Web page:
How will the property market be affected by the Central Bank changes to lending?
Over the past 15 months there has been a steady increase in prices in all price ranges, and properties are selling quicker. There is a high level of enquiry from investors due to the current rental yields, CGT incentive relief and poor performance in other investment sectors like the share market. Dublin has seen an increase of circa 25% over the last 12 months.
The market is currently fuelled by cash buyers. Purchases by cash buyers accounts for approx 54% of all sales of which investors make up a sizeable portion of these buyers. It is expected that cash buyers will decrease in the market after the end of December due to the ending of the incentive relief from Capital Gains Tax. This theoretically would mean that buyers who have loan approvals in place would be in a better position to secure a property.
The affect of the recent announcement by the Central Bank in having a minimum of 20% deposit could be twofold. From January 2015 in order to purchase a property a 20% deposit will be required. This would mean a property at €400,000, which would be an average price for a 3 bedroom home in Shankill, a deposit of €80,000 would be needed. To facilitate the balance of €320,000 earnings of €92,000 would be needed to keep within the criteria of 3.5 times the salary. Therefore, where a buyer may had some opportunity to purchase with a decrease in investors after December 2013, the Central Bank will be making it more difficult particularly for first time buyers to get a foothold on the property ladder with having little or no flexibility on lending terms. The affect of buyers unable to purchase should see a heightened demand in the rental market. The possible consequence of this increase is that investors could stay in the market due to higher yields on their investment and this in turn may limit the affect removing the Capital Gains Tax incentive will have.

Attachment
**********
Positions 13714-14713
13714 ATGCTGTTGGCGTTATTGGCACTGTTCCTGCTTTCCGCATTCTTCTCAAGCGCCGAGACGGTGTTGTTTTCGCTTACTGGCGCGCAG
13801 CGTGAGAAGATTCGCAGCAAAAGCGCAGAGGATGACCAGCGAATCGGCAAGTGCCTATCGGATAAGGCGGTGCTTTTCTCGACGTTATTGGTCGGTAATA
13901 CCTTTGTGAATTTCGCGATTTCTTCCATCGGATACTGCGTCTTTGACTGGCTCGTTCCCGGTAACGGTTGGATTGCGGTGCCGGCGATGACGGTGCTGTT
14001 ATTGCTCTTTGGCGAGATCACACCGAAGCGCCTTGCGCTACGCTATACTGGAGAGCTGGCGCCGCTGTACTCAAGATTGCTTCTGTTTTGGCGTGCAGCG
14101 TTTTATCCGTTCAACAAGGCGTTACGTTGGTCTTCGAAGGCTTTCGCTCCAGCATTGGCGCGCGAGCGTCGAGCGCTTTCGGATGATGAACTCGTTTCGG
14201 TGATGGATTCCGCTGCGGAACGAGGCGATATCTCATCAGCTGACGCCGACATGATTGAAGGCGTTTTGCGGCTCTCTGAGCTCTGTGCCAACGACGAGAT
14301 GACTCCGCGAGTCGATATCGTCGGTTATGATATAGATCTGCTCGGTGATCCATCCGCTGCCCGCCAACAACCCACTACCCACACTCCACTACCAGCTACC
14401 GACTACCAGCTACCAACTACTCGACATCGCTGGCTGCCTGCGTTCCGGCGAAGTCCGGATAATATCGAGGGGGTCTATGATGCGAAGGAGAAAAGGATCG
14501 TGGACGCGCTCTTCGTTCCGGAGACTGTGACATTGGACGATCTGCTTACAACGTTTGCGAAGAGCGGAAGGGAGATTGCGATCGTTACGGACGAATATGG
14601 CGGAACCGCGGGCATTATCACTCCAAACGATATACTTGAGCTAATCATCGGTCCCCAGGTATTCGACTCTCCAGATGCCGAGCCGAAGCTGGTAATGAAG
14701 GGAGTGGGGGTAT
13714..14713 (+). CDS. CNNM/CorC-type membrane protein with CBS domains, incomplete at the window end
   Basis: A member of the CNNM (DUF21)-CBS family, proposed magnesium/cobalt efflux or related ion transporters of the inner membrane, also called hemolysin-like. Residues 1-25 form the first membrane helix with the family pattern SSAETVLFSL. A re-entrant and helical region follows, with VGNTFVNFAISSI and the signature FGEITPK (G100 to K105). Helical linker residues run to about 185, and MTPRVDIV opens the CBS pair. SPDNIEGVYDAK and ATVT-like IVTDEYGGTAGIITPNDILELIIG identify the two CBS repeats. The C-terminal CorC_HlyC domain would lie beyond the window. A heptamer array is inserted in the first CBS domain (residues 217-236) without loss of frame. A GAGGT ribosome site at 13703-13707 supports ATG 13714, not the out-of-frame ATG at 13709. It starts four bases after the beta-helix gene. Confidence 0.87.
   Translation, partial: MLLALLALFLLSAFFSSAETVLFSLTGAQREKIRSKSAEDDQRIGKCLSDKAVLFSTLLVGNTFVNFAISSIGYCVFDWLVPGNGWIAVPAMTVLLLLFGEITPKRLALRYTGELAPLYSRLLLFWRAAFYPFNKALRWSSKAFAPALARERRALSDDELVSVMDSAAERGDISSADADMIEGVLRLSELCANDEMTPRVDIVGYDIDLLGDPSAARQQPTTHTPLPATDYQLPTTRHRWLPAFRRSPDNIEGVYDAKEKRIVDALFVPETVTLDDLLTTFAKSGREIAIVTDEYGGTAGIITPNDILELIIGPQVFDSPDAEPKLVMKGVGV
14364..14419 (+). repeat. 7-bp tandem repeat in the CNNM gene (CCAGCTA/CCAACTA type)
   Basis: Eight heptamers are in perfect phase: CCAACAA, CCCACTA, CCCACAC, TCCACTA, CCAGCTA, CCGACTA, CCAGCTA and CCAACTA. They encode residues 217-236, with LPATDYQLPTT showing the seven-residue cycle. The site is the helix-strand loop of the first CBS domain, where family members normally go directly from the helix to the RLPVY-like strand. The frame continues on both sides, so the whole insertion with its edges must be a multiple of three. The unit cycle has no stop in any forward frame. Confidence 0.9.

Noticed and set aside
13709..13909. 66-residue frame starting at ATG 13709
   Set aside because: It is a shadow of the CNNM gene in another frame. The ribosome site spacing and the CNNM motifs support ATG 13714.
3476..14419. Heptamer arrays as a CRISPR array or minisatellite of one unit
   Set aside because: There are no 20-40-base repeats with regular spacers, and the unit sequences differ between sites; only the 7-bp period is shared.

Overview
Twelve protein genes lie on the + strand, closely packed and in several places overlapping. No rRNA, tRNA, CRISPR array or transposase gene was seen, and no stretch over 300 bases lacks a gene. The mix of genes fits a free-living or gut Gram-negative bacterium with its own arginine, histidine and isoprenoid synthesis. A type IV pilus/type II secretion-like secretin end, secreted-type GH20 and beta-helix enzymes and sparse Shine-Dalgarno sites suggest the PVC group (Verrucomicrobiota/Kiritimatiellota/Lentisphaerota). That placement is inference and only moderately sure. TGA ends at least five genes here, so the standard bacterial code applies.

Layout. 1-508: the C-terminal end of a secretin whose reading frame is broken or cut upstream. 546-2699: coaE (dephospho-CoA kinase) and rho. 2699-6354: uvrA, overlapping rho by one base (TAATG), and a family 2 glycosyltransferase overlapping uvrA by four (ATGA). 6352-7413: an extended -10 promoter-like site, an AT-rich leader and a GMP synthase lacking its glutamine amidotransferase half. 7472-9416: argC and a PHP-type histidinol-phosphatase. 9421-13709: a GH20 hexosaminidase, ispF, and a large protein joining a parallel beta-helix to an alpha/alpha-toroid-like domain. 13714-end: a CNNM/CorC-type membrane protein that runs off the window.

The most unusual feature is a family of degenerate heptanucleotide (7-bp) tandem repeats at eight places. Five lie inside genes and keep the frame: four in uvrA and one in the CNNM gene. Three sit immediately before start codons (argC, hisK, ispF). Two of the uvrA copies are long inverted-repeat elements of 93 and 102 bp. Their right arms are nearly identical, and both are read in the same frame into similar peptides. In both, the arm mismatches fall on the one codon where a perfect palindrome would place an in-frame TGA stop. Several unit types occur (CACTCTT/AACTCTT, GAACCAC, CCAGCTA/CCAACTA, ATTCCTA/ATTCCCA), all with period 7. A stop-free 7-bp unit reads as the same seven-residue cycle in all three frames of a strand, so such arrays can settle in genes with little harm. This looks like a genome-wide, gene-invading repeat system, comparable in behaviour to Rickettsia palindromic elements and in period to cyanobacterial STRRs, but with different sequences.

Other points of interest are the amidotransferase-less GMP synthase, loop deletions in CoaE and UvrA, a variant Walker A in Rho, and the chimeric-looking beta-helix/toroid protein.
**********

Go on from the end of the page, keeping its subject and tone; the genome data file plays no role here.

Nobody wants to see the market going back to 2006 when the lending criteria was far too flexible and as a consequent financial distress was widespread. Do I believe that Central Bank decision will slow down property price increase? NO. The real problem of supply and demand has not been addressed. When supply and demand is dealt with, the market should level out when more properties become available. The supply is not expected to catch up with demand for the next five years. I expect competitive bidding for properties will continue and it is highly probable that an increase in the range of 15% will be expected in Dublin over the next 12 months. To discuss any property related matters call Muriel Kelly at Mullen Kelly Estate Agents on 4003606 or email firstname.lastname@example.org. We’re here to help.